Brecht was consumed by two desires: the achievement of fame at all costs, including to other people, and for freedom to behave exactly as he wished without any limits not imposed or accepted by himself. In these two desires he was a very modern figure. He quickly understood that in the modern world outrage of the bourgeoisie was the way to public notice and ultimately to fame; there was no mileage in moderation, extremism of all kinds was the way to get ahead. And no age could have been more propitious for, or superficially justificatory of, extremism than his, of course. As for his freedom from restraint, no method was better suited than the dialectic to justify any conduct whatsoever, for nothing was logically incompatible with it. Practically his entire oeuvre could be construed as an attempt transcendentally to exculpate his own vile conduct and character.

Let us take his Lehrstücke, the little one act “learning” plays that Brecht wrote as agitprop for children in 1929 and 1930. In The Measures Taken, Brecht justifies the killing of a Party comrade who, while not having opposed the Party, indeed having supported it consistently and been devoted to it, accidentally harms it because he feels human sympathy for others. He is therefore condemned to death by Party comrades—thrown into a lime pit after being shot, so that nothing should remain of him—with his own moral agreement to his own death. The play is in the form of a trial of those who killed the party member who, be it remembered, never deliberately opposed the Party. The dialectic shows that the killing was justified, and the killers are acquitted of wrongdoing. This is several years before the Moscow Show Trials. One of the choruses in the play goes:

The individual has only two eyes

The Party has a thousand eyes.

The Party can see seven lands

The individual a single city.

The individual has only his hour

The party has many hours.

The individual can be annihilated

But the Party cannot be annihilated

For it is the vanguard of the masses

And it lays out its battles

According to the methods of our classics,

which are derived from

The recognition of reality.

(Incidentally, the “classic” mentioned in The Measures Taken is The ABC of Communism by Bukharin and Preobrazhensky, and we all know what happened to them.)

Even worse, if—contra Dr. Johnson—there is a settling the point of precedency between a louse and a flea, are the two playlets, He Who Says Yes and He Who Says No. In the first of these, a little boy accompanies a teacher and his students in a journey over the mountains to visit a famous doctor who has medicine that might cure the little boy’s sick and dying mother. During the journey, the boy himself grows tired and cannot go on. The teacher says to the boy:

As you are ill and cannot go on, we must leave

you behind.

But it is right to ask a person who has fallen ill

whether the

expedition should turn back on his account.

And Custom also

ordains that he who has fallen ill should answer:

You should

not turn back.

The boy answers appropriately, and because he will die anyway the teacher and students fling him over the side of the mountain to his death. The last chorus of the play goes:

. . . sighing for the sad ways of the world

And its bitter law

Hurled the boy down

Foot to foot they stood together

At the edge of the abyss

And blindly hurled him down

None guiltier than his neighbour . . .

Within a few years, a regime—the Nazi—was disposing of Lebensunwertes Leben, Life Unworthy of Life, on precisely these utilitarian grounds, that the unworthy life was holding up progress. Incidentally, Brecht was fully aware of the close parallels between the Nazi and the Soviet regimes, and indeed the list of those parallels he drew up has never been bettered. The only difference that he could see was that the Soviet regime acted in the name and interests of the proletariat: an intellectually abstract difference, one might have supposed, to justify the deaths of untold millions. But what were such millions of deaths to set against Brecht’s feeling that he always sympathized with the platonic form of the underdog? There is no record of him, at least in this book, ever having sympathized in any practical way with any particular underdog.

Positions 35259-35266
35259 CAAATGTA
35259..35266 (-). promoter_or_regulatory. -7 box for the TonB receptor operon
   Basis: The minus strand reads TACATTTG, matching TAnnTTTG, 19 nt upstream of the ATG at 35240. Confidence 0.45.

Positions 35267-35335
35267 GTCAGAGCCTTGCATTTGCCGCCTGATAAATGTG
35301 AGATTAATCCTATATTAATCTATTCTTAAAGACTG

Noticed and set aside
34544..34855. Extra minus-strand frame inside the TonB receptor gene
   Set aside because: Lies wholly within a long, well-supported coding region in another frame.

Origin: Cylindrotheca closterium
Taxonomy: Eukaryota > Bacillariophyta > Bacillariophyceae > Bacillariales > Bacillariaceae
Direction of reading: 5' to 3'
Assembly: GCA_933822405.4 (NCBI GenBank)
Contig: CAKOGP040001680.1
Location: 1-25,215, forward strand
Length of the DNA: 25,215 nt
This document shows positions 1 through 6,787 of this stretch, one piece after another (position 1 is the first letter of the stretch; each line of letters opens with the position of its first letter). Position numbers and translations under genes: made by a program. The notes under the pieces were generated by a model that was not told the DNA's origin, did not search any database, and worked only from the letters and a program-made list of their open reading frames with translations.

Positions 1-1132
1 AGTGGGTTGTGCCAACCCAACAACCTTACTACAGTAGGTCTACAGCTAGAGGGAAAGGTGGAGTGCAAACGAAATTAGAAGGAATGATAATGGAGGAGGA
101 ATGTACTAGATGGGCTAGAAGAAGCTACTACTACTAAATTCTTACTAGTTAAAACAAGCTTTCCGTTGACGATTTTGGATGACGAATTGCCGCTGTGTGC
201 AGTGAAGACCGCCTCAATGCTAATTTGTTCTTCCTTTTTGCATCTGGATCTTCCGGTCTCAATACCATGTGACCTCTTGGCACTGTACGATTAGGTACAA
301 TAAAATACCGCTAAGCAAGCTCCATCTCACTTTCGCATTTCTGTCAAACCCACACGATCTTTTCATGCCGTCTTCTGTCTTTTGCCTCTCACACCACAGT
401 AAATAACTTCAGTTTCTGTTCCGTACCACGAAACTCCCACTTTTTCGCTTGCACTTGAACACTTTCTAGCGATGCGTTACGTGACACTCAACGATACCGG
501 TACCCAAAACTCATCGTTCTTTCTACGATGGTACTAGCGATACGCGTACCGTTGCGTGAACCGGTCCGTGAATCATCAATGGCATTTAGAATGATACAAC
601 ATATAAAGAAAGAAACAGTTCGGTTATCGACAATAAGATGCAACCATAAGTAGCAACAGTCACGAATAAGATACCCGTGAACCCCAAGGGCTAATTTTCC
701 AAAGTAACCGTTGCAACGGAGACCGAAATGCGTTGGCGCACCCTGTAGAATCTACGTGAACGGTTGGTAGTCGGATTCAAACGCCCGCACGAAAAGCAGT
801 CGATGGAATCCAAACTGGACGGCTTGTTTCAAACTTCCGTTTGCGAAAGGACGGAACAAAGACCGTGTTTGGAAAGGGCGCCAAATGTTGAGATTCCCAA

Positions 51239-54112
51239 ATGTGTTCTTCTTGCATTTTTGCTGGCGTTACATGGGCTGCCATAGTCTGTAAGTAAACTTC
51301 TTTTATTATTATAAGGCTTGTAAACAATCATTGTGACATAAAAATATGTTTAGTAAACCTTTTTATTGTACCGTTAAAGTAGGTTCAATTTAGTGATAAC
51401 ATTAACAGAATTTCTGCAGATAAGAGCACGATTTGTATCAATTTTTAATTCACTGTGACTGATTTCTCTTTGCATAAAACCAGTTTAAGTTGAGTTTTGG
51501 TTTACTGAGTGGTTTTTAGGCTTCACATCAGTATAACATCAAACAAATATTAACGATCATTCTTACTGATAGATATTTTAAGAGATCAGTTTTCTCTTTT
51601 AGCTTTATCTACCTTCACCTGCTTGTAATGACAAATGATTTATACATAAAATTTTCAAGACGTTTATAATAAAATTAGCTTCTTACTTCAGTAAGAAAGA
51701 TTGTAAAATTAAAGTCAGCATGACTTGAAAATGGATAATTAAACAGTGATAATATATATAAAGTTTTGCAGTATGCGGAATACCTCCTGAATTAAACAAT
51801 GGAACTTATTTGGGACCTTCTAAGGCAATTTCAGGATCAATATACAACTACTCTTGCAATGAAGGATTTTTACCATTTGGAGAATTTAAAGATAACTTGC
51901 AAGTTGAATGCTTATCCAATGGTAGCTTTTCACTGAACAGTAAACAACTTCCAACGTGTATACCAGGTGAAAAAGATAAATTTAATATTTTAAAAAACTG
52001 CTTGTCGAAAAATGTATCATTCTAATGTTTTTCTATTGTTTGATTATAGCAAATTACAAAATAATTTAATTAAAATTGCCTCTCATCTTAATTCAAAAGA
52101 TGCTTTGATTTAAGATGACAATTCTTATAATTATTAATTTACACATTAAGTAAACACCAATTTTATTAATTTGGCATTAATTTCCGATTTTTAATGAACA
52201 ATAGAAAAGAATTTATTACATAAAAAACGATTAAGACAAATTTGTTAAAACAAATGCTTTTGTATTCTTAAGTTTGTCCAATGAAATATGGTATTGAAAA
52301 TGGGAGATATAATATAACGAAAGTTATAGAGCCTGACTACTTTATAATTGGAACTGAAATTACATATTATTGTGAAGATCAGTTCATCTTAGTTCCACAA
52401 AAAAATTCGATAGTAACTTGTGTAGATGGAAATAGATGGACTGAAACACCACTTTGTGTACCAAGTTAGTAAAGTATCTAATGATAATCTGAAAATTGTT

In He Who Says No, the situation is exactly the same as in He Who Says Yes, but, in this instance, the boy does not agree that he should be killed merely because it is the custom that he should be killed in these circumstances. He says‚ “What I need is a new Great Custom to be introduced at once, to wit, the Custom of rethinking every new situation.” In other words, I obey no law or custom unless it is ratified by the parliament in my head.

If we put these two great lessons together, that the end justifies the means (however horrible they may be) and that I can decide everything for myself, including the ends to be pursued, it is clear that there is not much restraint left on behavior. Everywhere you look in Brecht’s plays, even in Galileo’s moral equivocations (and Brecht, never much one for modesty, compared himself to Galileo, when it was not Shakespeare that he compared himself with), there is self-justification. And, indeed, Brecht’s most famous moral pronouncements in his plays—first that grub comes before morals, and second that the robbing of a bank is as nothing compared to the founding of a bank—are intended to turn his betrayals and hypocrisies, the result of his ineradicable egotism, into mere peccadilloes at the very worst.

Much greater as a meditation on the rise of Nazism than Brecht’s The Resistible Rise of Arturo Ui (among his best efforts) is that of Max Frisch’s The Fire-Raisers, one of the greatest plays of the twentieth century known to me. Frisch manages to do what Brecht never did, because he did not care enough about actual human beings other than himself to do it, namely, make the moral problem of evil one that normal human beings have to face daily in their lives.

I cannot say that reading this biography was a pleasure; rather it was a duty fulfilled. If I have been hard on it, I can also say that few biographies are as instructive.

1 Bertolt Brecht: A Literary Life, by Stephen Parker; Bloomsbury Methuen, 704 pages, $39.99.